• Unaddressed (unhealed) gut health (Especially if the liver/gallbladder was already under-functioning and having difficulty with digesting fats; OR you have a “gut issue”—and you’re unable to eat cheese, nuts, eggs or red meats freely; In addition, too many ketones can actually FEED gut bacteria and “worsen” bacterial overgrowth 1  , 2 ) .
  • Undereating (feeling full and losing your appetite)
  • Cortisol imbalances (from not eating enough)
  • Stalled weight loss or unwanted weight gain. (Often due to hormone or thyroid imbalances, or overconsumption of overall caloric load)
  • Restriction from social outings or ability to “feel free”
  • Low in fiber and color (the powerhouse of nutrients from different fruits and vegetables)
  • Food quality is not always emphasized (enter: processed shakes, bars and conventional meats or dairy for some)

AIP 101

AIP: What it is.

The Autoimmune Protocol is an anti-inflammatory diet that helps heal the immune system and restore the gut (leaky gut, bacterial overgrowth) for both those with autoimmune diseases and chronic inflammation. It eliminates the most commonly known “gut irritating” foods connected to food intolerances, allergies, leaky gut and bacterial overgrowth—typically for a certain amount of time (30 to 60 days), followed by an experimentation or reintroduction of some of the foods.

Food to Eat on an AIP diet:


  • Organic, pastured meats, poultry and wild-caught fish

Veggies & Fruits

  • As much variety as much possible
  • Colorful vegetables and fruits
  • Cruciferous vegetables

Healthy Fats:

  • Coconut Oil, Coconut Butter, Cocoa Butter
  • Extra Virgin Olive Oil & Olive
  • Avocado
  • Fatty fish
  • Fatty Cuts of Meat
  • Tallow
  • Lard
  • MCT Oil


  • Pure Maple Syrup

Food to Avoid on an AIP diet:


  • Conventional meats
  • Dairy
  • Eggs

Veggies & Fruits

  • Nightshade Vegetables (tomatoes, potatoes, egg plant)
  • Fructose (more than 20 grams/day)

Healthy Fats:

  • Nuts and seeds


  • Nightshade Spices
  • Artificial sweeteners
  • Cocoa and chocolate
  • Emulsifiers  / Thickeners
  • Alcohol
  • Honey
  • Sugar
  • Grains
  • Beans
  • Soy

AIP: Pros.

AIP is an anti-inflammatory or “gut healing” protocol that works for a vast majority of people who, otherwise have been told by their doctors that they will always struggle with their autoimmune condition, or that there is “no cure” for the condition.

In addition, individuals with chronic “gut issues” (IBS, SIBO, bloating, constipation, etc.) have found the AIP diet helpful in diminishing and reversing their condition—giving the gut a break for some time from foods that are otherwise more difficult to digest.

While research is limited in clinical trials, a few early studies also confirms this: (1 , 2 ).

AIP: Cons

AIP—like Keto—is “restrictive” for many folks (especially when first starting out).

Most people “going AIP” often are coming from a dietary approach where they were eating many of the foods on the “elimination list” (tomatoes, grains, artificial sweeteners, eggs, nuts)

In addition, some other “cons” include (some similar to Keto):

  • Turning food into identity (feeling and emotions of “righteousness” by being able to eat restrictedly and “perfectly”)
  • Disordered eating habits (overthinking food, feelings of guilt around food that is “not AIP” or thoughts about food, tendency to binge even on healthy things or restrict).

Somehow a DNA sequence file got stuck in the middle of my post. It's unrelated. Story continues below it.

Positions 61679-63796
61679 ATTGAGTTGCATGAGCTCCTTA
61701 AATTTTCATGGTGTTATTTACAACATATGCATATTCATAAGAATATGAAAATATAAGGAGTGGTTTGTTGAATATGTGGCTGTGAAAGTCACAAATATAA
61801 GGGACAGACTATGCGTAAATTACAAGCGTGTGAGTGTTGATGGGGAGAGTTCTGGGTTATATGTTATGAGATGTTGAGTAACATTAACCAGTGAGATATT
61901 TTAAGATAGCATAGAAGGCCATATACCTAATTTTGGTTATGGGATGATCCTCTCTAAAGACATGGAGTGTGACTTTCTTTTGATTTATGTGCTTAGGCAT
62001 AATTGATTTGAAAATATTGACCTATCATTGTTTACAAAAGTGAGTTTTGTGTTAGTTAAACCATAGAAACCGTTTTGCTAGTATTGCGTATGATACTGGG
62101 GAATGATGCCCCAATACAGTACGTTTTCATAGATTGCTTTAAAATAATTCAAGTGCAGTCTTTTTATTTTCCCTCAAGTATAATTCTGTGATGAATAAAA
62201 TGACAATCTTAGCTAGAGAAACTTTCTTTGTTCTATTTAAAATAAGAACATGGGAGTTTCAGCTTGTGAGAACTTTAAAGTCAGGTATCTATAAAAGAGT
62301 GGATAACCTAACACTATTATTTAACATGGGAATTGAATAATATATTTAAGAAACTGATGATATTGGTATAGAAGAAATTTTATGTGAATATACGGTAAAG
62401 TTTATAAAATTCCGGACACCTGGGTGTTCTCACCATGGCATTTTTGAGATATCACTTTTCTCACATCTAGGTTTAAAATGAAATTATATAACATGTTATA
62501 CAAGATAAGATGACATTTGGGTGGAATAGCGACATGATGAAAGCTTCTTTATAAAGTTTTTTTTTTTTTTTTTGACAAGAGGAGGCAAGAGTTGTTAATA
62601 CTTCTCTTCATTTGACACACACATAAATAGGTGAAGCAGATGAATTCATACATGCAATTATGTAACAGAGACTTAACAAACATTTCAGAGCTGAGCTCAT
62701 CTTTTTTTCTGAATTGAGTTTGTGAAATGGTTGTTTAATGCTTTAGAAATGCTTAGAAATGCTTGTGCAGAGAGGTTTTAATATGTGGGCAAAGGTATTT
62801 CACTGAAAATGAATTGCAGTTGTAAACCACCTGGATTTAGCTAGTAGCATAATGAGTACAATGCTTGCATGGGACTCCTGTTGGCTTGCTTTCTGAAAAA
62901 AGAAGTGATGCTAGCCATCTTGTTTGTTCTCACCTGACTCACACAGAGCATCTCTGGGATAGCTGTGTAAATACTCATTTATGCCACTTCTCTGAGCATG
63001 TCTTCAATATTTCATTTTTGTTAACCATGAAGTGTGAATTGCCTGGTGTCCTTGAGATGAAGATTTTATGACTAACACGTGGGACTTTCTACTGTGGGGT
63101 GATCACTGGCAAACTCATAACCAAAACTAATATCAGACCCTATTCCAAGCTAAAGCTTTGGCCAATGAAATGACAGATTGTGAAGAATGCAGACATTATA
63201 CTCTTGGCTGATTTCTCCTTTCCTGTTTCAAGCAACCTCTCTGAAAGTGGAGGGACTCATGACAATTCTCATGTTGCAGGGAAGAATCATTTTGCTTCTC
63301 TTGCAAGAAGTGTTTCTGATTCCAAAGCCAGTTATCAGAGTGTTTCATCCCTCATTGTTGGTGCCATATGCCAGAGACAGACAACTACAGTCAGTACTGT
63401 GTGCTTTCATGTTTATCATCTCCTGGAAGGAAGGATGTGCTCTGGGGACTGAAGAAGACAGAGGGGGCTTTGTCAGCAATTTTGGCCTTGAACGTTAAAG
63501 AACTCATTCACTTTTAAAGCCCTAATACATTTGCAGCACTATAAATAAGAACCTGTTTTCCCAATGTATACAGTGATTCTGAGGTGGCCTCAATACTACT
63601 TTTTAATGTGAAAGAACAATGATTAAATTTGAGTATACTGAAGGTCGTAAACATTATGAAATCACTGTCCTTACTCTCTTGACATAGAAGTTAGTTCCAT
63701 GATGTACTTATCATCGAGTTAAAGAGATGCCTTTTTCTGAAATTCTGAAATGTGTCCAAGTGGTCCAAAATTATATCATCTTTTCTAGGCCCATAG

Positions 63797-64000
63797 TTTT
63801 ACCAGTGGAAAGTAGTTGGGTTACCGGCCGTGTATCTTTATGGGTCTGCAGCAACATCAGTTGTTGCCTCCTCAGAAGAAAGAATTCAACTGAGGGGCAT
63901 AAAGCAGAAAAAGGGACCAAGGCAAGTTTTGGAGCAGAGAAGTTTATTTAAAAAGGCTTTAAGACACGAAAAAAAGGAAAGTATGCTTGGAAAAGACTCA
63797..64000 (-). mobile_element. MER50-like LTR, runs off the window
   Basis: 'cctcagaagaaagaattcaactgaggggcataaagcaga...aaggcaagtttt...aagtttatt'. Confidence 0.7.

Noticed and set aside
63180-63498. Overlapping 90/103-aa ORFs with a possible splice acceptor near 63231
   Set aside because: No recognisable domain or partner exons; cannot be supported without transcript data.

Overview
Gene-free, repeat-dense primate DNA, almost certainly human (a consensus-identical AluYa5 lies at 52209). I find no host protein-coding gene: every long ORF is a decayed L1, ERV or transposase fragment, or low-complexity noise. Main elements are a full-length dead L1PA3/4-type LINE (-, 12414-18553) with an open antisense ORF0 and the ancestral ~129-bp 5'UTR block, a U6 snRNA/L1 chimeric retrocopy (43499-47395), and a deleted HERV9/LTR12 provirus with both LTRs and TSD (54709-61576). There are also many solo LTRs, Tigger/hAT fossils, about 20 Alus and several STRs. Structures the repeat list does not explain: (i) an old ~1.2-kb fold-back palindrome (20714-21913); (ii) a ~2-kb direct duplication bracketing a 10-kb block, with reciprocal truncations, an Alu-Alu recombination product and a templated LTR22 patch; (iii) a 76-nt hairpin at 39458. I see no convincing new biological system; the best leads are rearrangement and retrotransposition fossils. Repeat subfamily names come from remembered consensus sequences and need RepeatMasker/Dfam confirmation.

• Obsessing over food quality.
  • Fearing food (and how it makes you feel).
  • Undereating (From restrictive diet)
  • Cortisol imbalances (From not eating enough)
  • Unwanted weight loss or unwanted weight gain. (Often due to still not addressing the underlying gut issue or hormone imbalance—if there is one
  • Restriction from social outings or ability to “feel free”


While both Ketogenic diets and AIP diets can be healing or beneficial diets for those who follow them, no one diet is perfect.

The BIGGEST trap I see most people run into is feeling stuck between a rock and a hard placeb (especially if they want to integrate both) is feeling uber restricted around what they “can” and “can’t” have. 

Generally, many people feel pretty great following one or the other (at least for some time).

However, when you couple an AIP diet or “gut issues” WITH a Ketogenic diet, things become even more restrictive (in your mind):

  • You feel guilty for eating carbs—even squash, beets and sweet potatoes
  • You feel awful (physically) eating nuts, dairy and eggs
  • You get brain fog if you DO eat starchy carbs or fruit
  • Or you become fearful of foods off either plan or obsessed with eating perfectly

So what should you do?! (Especially if you do actually FEEL better (physically) on Keto and/or AIP…but you’re going a bit crazy in your head?)

Enter: Gut Love Keto Reset—My unique spin on the beneficial aspects of an AIP and Ketogenic nutrition approach, without the labels.A guideline for customizing an eating approach that works for your body.

Bring on the gut healing, boosted energy and metabolism, food FREEDOM, and no more counting (macros or calories) necessary!

Gut Love Keto Reset

A Gut Love Keto Reset is the “sustainable” version of eating “AIP” (gut healing) and Keto (higher-fat) without being attached to rules or labels.

Many people go on a Keto or AIP diet and face the Cons of each primarily because they become fixated with rules—instead of being in touch with their body.

The resolution? Instead of focusing on rules, all my “ Gut Love Keto Reset” encourages you to do is ASK YOURSELF this ONE question—